With revenues falling short, Buffalo Grove takes aim at personnel costs

Facing a $3.3 million revenue shortfall due to COVID-19, Buffalo Grove village officials are looking to cut some of the personnel costs that make up 70% of the town's budget.

The plan includes reducing and reorganizing the staff through furloughs, eliminating open positions, deferring hiring and promotions, and an incentive for early retirements.

That Voluntary Separation Incentive program will result in the departure of 17 employees, including the director of public works.

Under the program, eligible employees will receive $25,000 that can be placed in either a retirement health savings account, a deferred compensation account or a combination of the two. It is expected to save the village $1 million in the 2021 fiscal year and reduce the full-time workforce by nearly 8%.

In July, village Finance Director Chris Black projected $4 million less in revenue than the $45.5 million initially budgeted at the start of the year. Some of that should be offset by $700,000 in CARES Act funding, officials said.

Deputy Village Manager Jennifer Maltas said the incentive program will save on employee costs by allowing the village to replace retiring employees with entry-level workers.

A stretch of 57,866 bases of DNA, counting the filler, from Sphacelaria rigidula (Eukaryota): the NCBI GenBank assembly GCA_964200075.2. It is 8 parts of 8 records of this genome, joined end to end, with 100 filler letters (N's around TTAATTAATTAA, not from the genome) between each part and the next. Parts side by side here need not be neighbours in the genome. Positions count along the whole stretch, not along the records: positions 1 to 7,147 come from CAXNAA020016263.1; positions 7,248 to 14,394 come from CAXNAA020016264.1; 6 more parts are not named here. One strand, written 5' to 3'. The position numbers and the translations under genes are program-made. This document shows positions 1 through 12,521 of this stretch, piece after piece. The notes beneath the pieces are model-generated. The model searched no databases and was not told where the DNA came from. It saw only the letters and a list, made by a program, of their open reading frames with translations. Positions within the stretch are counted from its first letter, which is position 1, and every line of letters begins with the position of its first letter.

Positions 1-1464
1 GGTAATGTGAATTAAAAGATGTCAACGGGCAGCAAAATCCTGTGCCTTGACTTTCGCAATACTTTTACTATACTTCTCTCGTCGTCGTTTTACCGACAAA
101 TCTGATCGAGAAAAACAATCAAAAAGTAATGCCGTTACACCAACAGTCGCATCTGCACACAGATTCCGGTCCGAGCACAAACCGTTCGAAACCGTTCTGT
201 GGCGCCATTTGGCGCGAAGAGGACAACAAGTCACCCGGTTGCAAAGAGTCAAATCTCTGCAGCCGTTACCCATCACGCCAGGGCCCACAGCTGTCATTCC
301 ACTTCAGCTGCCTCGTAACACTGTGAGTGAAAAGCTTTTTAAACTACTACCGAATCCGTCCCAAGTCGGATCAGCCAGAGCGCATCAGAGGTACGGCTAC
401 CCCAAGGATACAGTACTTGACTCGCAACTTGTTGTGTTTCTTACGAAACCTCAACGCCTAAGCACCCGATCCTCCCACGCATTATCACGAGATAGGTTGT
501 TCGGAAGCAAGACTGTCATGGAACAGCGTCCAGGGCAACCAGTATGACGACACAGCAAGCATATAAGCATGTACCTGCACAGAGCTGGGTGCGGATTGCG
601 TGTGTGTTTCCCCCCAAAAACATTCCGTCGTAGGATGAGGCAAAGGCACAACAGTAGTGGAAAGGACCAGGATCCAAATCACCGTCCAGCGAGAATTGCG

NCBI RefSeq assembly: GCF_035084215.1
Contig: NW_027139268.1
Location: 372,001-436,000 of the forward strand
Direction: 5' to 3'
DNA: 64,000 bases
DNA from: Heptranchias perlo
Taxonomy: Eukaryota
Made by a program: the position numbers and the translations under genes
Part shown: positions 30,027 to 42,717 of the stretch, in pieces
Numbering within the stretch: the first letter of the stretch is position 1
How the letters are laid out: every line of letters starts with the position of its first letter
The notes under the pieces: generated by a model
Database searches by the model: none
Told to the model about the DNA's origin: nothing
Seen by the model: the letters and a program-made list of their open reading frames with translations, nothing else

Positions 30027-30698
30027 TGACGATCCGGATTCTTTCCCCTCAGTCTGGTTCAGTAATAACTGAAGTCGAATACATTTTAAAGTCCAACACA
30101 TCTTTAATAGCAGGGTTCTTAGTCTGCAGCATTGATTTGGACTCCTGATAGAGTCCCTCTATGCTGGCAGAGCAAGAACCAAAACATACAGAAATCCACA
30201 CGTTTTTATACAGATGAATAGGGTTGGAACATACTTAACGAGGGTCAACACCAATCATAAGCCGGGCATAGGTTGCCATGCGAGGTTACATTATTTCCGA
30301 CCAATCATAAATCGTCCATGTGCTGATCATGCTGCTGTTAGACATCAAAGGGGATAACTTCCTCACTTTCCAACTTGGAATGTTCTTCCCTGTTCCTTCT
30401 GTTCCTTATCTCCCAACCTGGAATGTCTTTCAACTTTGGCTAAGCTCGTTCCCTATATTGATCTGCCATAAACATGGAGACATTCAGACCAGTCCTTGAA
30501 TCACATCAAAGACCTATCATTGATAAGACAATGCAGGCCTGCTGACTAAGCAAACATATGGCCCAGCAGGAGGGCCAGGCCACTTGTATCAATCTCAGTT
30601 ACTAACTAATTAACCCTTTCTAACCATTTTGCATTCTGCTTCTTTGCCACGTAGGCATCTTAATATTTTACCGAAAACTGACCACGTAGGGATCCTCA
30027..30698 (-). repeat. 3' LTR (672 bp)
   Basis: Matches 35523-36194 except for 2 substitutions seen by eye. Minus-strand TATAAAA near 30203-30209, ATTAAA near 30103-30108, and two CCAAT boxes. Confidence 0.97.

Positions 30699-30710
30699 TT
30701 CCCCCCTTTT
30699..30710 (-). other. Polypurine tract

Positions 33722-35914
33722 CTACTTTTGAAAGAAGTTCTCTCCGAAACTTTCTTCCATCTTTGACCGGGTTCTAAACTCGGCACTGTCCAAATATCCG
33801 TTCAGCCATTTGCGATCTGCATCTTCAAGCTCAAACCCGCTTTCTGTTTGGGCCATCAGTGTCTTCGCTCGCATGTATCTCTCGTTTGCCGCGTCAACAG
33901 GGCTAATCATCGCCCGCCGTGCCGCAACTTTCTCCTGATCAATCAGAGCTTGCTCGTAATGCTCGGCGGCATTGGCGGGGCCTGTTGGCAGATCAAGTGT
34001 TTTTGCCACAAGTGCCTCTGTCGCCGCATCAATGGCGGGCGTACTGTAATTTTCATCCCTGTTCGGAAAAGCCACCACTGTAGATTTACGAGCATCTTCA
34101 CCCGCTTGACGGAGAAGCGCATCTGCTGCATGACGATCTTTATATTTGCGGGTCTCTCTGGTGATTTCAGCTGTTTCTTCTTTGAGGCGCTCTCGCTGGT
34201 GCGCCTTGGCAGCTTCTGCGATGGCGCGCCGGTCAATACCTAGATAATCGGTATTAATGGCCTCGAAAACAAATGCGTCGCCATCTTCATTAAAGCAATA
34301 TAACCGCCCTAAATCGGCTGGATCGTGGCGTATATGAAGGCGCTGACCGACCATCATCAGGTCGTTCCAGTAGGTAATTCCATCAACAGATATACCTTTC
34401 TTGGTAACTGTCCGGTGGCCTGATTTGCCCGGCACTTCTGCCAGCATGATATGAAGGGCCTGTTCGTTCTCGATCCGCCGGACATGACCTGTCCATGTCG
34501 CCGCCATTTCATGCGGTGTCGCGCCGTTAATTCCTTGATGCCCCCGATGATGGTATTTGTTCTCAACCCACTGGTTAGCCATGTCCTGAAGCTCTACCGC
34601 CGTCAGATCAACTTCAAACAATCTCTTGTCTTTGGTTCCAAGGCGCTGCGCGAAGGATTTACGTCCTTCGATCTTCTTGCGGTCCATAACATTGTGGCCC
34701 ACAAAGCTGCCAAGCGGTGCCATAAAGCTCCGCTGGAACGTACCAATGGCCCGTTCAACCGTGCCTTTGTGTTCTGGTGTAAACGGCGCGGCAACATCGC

Among those taking advantage are seven police department employees: two members of the records division including the records supervisor, two sergeants, and three police officers.

One of the sergeant positions will be filled, while the other sergeant's duties will be taken on by a lieutenant. Two of the police officers will be replaced.

"When we have to look at reorganization and reduction in personnel, the first thing we do is we ensure that our basic core services never change," Police Chief Steven Casstevens told the village board Monday. "And those will not change."

Trustee Eric Smith said his main concern is for health and safety, but he is convinced the staff reductions will not put residents at risk.

Four employees in the building and zoning division of the community development department also are taking the retirement incentive, and the village may expand the use of contractors to provide inspections.

Five employees in public works will retire early, including two in the fleet division and two in forestry. Since those four employees are part of the village's snow and ice operations, making changes in public works will require more analysis, Maltas said.

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